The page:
Instrumental in developing this gorgeous destination during rail’s golden era, Canadian Pacific Railway built Banﬀ Springs Hotel and Jasper Park Lodge to accommodate moneyed travellers intrigued with witnessing “The West.” Both are now Fairmont properties, with the former a landmark referred to as “The Castle in the Rockies.” A Fairmont Gold Floor upgrade elevates the already plush hospitality with private lounge access and other exclusive amenities.
The great outdoors lures you to unleash your inner explorer by dipping into medicinal Banﬀhot springs, ascending to Sulphur Mountain’s 7,486-foot summit in a gondola and visually drowning in the turquoise water of Lake Louise.
Considered by many as adrenaline utopia, however, is the Columbia Icefield astride the Continental Divide. Here, Ice Explorer snowcoaches transport outdoor enthusiasts onto massive Athabasca Glacier that recedes by nearly an inch each day.
CALL IT A NIGHT…
If you’re absolutely enamored by the thought of elevating overnight travel, the 2,775-mile Trans-Canada By Rail route links outdoorsy Vancouver and cosmopolitan Toronto, with two-night hotel stays on each end and four nights aboard the Canadian. This gracefully restored 1950s Streamliner delivers a fresh take on “beauty sleep” with contemporary spins on old-school luxury.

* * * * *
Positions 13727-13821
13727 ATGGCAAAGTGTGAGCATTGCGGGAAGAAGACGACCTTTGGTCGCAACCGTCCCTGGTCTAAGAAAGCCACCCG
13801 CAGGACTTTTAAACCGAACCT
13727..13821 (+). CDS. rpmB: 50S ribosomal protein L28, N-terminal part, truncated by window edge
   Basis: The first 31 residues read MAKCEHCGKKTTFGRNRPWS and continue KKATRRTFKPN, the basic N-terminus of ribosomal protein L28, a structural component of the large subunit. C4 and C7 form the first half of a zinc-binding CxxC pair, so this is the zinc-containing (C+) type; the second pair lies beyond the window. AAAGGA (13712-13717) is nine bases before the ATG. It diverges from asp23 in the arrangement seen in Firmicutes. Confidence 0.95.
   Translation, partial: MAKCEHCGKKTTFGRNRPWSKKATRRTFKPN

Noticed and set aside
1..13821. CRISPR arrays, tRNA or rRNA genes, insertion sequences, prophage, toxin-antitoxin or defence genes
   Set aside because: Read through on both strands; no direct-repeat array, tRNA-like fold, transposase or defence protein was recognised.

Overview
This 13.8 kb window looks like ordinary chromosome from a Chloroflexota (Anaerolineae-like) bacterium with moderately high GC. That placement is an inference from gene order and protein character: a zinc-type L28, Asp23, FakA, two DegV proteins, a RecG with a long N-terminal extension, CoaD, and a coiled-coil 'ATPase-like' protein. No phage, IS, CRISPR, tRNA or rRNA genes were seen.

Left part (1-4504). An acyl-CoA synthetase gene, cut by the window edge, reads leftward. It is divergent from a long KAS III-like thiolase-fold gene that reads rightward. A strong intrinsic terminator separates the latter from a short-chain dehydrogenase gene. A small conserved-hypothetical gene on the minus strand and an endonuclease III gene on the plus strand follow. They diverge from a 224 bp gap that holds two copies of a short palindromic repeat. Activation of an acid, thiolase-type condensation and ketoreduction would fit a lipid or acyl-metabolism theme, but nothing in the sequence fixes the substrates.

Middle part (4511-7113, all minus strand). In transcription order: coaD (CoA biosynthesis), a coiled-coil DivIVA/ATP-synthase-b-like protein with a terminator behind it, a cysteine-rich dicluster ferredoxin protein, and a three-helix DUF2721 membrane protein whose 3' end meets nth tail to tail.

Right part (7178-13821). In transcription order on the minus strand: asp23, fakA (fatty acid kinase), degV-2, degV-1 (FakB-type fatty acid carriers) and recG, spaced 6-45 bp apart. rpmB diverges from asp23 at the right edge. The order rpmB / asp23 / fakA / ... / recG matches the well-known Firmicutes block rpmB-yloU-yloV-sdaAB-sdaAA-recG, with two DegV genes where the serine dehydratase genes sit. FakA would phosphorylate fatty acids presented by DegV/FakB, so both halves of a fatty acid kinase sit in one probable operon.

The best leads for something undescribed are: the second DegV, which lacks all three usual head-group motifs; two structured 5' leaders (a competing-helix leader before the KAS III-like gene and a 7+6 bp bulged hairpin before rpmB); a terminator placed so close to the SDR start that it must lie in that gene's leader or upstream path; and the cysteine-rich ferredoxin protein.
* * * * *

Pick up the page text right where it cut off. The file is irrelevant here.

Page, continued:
“When you think of an iconic rail journey with overnight sleeping and dining in a classic car as chefs prepare meals, this one delivers in style,” Powell says. “It has earned a spot on the bucket list of North America rail travel— especially since you depart Vancouver at 8:30 at night and wake up in the heart of the Canadian Rockies. It’s definitely inspiring.”
Those preferring to migrate from east to west can flip it with a Toronto departure.
Refined Prestige Service indulges with upscale accommodations, services and amenities. Bringing Mother Nature’s finery inside through a panorama window, each private cabin is glitzed by an en-suite bathroom with shower, double Murphy bed, converting into a sleek leather sofa by day, fully stocked bar and flat screen that’s rarely on (since the scenery outside steals the show). Electric radiant-heated floor and walls maintain a comfortable, constant temperature to keep cabins cozy.